Seasonal Affective Disorder (SAD) is a condition that occurs typically during the winter months when daylight hours are shorter and the temperatures have dropped. SAD primarily affects our mood and overall well-being, which can lead to a decrease in our productivity at work.
I have battled with this condition all my life. As soon as the clocks change, I start to feel a drop in my mood. To regain my sparkle, I have to habitually put things in place on a daily basis so that I’m not a ‘Debbie-downer’ to everyone in my professional circles. I mean, who wants to see a speaker who is low in energy?
Here are some ways in which SAD can affect our productivity at work and some insights I have learned over the years to turn it around.
Decreased energy levels
People with SAD often experience fatigue and low energy levels, making it more challenging to stay focused and engaged at work. This can lead to decreased productivity, procrastination and difficulty completing tasks efficiently.
ACTION: Engage in regular movement to boost your energy levels. Start your day with some kind of movement, even if it is just a gentle stretch routine for 5mins in your lounge room. Taking short walks outside during daylight hours is also helpful. Do a ‘blockey’ – a quick loop around the block between zoom calls.
SAD can impair concentration and cognitive function. You may have noticed that you are having trouble staying focused, processing information, and making decisions. This can hinder productivity, especially for tasks that require sustained attention or complex thinking.
ACTION: Break your tasks into smaller, manageable chunks and prioritise them accordingly. Minimise distractions in the work environment, such as noise or interruptions. Consider using productivity tools like time management apps or techniques like the Pomodoro Technique (working in focused intervals with short breaks) to enhance your concentration. Also, revert to the above action idea about movement. It really does help concentration levels.
Slowed work pace
The symptoms of SAD, such as sluggishness and a lack of motivation, can result in a slower work pace. Tasks that would typically be completed quickly may take longer, causing delays in project timelines and impacting overall productivity.
ACTION: Break your larger projects into smaller tasks with clear deadlines and milestones. Set realistic goals and establish a routine to maintain consistency and motivation. Seek support from your colleagues and delegate tasks if applicable.
SAD can also dampen creativity and innovation. The lack of motivation and decreased interest in activities can make it challenging to generate new ideas or find fresh solutions to your work problems and projects. This can become a real issue, particularly in roles that require creative thinking or problem-solving.
ACTION: Engage in the activities that you know promote inspiration and relaxation for yourself, such as listening to music, laughing, moving, practicing mindfulness or meditation, or pursuing hobbies outside of work. Collaborate and brainstorm with your colleagues to stimulate creativity through teamwork and varied perspectives.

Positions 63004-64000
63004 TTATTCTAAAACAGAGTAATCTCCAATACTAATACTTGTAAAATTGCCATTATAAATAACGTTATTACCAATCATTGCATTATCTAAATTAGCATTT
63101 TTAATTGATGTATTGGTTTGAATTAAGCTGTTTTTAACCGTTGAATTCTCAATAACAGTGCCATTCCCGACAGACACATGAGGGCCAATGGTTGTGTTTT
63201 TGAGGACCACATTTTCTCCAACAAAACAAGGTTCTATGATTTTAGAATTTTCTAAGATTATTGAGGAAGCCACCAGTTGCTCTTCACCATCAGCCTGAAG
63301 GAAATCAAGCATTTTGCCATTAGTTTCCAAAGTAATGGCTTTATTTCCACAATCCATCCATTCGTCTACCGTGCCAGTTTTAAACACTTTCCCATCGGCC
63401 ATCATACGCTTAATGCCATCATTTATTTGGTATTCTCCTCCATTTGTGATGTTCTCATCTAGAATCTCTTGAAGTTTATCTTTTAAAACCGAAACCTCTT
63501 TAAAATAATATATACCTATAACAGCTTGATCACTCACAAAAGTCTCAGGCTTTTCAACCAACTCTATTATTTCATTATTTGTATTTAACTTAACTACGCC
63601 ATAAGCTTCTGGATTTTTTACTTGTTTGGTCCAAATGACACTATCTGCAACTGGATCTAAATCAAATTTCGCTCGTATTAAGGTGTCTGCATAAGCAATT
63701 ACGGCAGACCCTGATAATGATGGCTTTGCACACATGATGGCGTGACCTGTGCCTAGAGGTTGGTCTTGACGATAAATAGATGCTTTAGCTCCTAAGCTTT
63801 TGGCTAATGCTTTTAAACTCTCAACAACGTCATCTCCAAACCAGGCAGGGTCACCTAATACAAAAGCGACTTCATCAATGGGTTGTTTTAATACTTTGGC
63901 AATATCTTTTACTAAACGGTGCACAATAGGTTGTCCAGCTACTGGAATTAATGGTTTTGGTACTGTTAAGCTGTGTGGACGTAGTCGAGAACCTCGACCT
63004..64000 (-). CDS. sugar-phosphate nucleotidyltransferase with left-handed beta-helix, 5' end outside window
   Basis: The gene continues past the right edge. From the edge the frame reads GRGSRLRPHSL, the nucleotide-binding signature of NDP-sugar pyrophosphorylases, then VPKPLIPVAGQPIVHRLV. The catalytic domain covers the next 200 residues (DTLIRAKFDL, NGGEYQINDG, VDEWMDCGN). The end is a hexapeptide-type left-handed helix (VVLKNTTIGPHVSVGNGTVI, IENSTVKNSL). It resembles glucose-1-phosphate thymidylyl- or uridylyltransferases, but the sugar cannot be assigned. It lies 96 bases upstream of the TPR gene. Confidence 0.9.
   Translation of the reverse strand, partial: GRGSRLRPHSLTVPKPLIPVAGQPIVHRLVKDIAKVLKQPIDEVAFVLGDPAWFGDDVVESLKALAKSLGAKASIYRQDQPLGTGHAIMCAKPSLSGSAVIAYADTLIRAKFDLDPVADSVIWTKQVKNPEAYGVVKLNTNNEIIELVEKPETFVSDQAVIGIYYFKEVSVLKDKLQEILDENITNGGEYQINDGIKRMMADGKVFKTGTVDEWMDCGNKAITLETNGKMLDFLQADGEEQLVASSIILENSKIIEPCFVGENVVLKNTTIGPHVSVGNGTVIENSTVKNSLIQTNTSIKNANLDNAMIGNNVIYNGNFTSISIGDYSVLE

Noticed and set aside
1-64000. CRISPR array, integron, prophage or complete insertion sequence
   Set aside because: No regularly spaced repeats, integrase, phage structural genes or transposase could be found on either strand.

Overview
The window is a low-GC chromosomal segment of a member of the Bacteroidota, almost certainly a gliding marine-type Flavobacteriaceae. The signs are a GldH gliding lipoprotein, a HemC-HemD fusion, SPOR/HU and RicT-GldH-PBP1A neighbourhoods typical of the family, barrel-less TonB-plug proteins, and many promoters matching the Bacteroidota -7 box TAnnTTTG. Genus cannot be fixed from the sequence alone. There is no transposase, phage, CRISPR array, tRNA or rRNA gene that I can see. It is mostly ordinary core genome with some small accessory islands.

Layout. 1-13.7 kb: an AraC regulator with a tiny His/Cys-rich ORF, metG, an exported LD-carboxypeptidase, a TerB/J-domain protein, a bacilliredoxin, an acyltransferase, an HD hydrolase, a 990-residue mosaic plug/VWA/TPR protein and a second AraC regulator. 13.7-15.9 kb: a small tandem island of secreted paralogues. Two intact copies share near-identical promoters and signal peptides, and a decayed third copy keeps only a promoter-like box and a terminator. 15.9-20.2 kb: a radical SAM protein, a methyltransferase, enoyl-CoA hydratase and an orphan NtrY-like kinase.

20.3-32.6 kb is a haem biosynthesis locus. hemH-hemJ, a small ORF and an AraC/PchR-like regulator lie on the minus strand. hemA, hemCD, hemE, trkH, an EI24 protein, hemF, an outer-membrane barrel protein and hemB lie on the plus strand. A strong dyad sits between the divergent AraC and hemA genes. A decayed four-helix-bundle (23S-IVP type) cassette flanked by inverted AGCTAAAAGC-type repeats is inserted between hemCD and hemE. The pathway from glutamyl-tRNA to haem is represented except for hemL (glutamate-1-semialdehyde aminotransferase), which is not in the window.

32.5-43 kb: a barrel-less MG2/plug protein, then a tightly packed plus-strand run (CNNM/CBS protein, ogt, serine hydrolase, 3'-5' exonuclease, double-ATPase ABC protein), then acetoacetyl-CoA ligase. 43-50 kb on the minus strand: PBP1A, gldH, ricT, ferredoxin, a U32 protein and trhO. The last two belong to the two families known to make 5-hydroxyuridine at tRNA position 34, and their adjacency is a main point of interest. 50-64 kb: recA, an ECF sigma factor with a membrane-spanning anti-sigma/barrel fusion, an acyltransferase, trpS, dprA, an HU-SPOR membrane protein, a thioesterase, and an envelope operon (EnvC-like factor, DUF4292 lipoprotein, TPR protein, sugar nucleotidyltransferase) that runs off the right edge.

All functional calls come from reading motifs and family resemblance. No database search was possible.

Because SAD can cause us to feel unmotivated and overwhelmed, it can lead to an increased likelihood of taking time off from work. As you know, frequent absenteeism can disrupt workflow, affect team dynamics, and lead to a decrease in overall performance.
ACTION: If this starts to impact your credibility and performance at work, it is important to seek support from a healthcare professional and consider appropriate treatment options to manage your symptoms effectively, so you do not find yourself being ‘performance managed’. If possible, be open about your condition with your manager if you feel comfortable to do so and see if there is a way to adjust your schedule so you can continue to fulfill the expectations of your role.’
SAD may affect our interpersonal relationships, leading to difficulties in communication and collaboration with colleagues. The withdrawal and isolation that can accompany SAD may create barriers to effective teamwork, ultimately impacting the results you are wanting to achieve.
ACTION: Communicate openly with colleagues or supervisors about your SAD and its potential impact on your work. Educate your colleagues about it and its symptoms to foster understanding and empathy. Seek out opportunities for social interaction and support within your workplace, such as coffee catchups, attending events together with a colleague you like and trust and/or tap into the employee assistance programs that are offered.
It’s important to note that the severity of SAD symptoms can vary among individuals, and not everyone with SAD will experience the same level of impact on productivity. If you or someone you know is experiencing significant difficulties due to SAD, it is advisable to seek professional help from a mental health expert who can provide appropriate support and treatment options.